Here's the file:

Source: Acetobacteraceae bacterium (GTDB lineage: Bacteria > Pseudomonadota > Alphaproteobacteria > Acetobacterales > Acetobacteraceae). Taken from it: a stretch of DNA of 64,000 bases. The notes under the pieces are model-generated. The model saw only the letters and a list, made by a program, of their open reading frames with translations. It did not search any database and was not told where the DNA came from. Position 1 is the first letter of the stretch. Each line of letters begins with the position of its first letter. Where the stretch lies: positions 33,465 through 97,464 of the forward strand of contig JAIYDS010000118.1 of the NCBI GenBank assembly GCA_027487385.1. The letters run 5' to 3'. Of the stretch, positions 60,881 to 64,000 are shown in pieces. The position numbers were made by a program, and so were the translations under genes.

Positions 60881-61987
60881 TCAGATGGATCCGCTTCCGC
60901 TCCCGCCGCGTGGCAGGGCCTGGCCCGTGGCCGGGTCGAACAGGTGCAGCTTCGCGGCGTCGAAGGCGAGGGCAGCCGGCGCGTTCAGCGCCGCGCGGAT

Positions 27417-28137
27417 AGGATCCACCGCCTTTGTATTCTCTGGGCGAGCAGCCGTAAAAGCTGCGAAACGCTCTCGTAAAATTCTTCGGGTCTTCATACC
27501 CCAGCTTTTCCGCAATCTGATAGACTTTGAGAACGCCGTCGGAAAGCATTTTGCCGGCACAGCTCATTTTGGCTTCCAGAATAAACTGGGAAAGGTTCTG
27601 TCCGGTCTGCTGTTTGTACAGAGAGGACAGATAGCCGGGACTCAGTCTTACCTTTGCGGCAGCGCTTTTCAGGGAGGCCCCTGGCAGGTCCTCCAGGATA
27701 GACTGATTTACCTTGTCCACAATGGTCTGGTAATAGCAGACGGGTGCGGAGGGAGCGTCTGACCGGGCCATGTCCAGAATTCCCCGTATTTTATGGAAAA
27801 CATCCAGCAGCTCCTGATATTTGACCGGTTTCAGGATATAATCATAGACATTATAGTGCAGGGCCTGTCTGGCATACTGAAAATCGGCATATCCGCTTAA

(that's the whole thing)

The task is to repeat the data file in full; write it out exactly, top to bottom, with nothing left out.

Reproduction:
Source: Acetobacteraceae bacterium (GTDB lineage: Bacteria > Pseudomonadota > Alphaproteobacteria > Acetobacterales > Acetobacteraceae). Taken from it: a stretch of DNA of 64,000 bases. The notes under the pieces are model-generated. The model saw only the letters and a list, made by a program, of their open reading frames with translations. It did not search any database and was not told where the DNA came from. Position 1 is the first letter of the stretch. Each line of letters begins with the position of its first letter. Where the stretch lies: positions 33,465 through 97,464 of the forward strand of contig JAIYDS010000118.1 of the NCBI GenBank assembly GCA_027487385.1. The letters run 5' to 3'. Of the stretch, positions 60,881 to 64,000 are shown in pieces. The position numbers were made by a program, and so were the translations under genes.

Positions 60881-61987
60881 TCAGATGGATCCGCTTCCGC
60901 TCCCGCCGCGTGGCAGGGCCTGGCCCGTGGCCGGGTCGAACAGGTGCAGCTTCGCGGCGTCGAAGGCGAGGGCAGCCGGCGCGTTCAGCGCCGCGCGGAT

Positions 27417-28137
27417 AGGATCCACCGCCTTTGTATTCTCTGGGCGAGCAGCCGTAAAAGCTGCGAAACGCTCTCGTAAAATTCTTCGGGTCTTCATACC
27501 CCAGCTTTTCCGCAATCTGATAGACTTTGAGAACGCCGTCGGAAAGCATTTTGCCGGCACAGCTCATTTTGGCTTCCAGAATAAACTGGGAAAGGTTCTG
27601 TCCGGTCTGCTGTTTGTACAGAGAGGACAGATAGCCGGGACTCAGTCTTACCTTTGCGGCAGCGCTTTTCAGGGAGGCCCCTGGCAGGTCCTCCAGGATA
27701 GACTGATTTACCTTGTCCACAATGGTCTGGTAATAGCAGACGGGTGCGGAGGGAGCGTCTGACCGGGCCATGTCCAGAATTCCCCGTATTTTATGGAAAA
27801 CATCCAGCAGCTCCTGATATTTGACCGGTTTCAGGATATAATCATAGACATTATAGTGCAGGGCCTGTCTGGCATACTGAAAATCGGCATATCCGCTTAA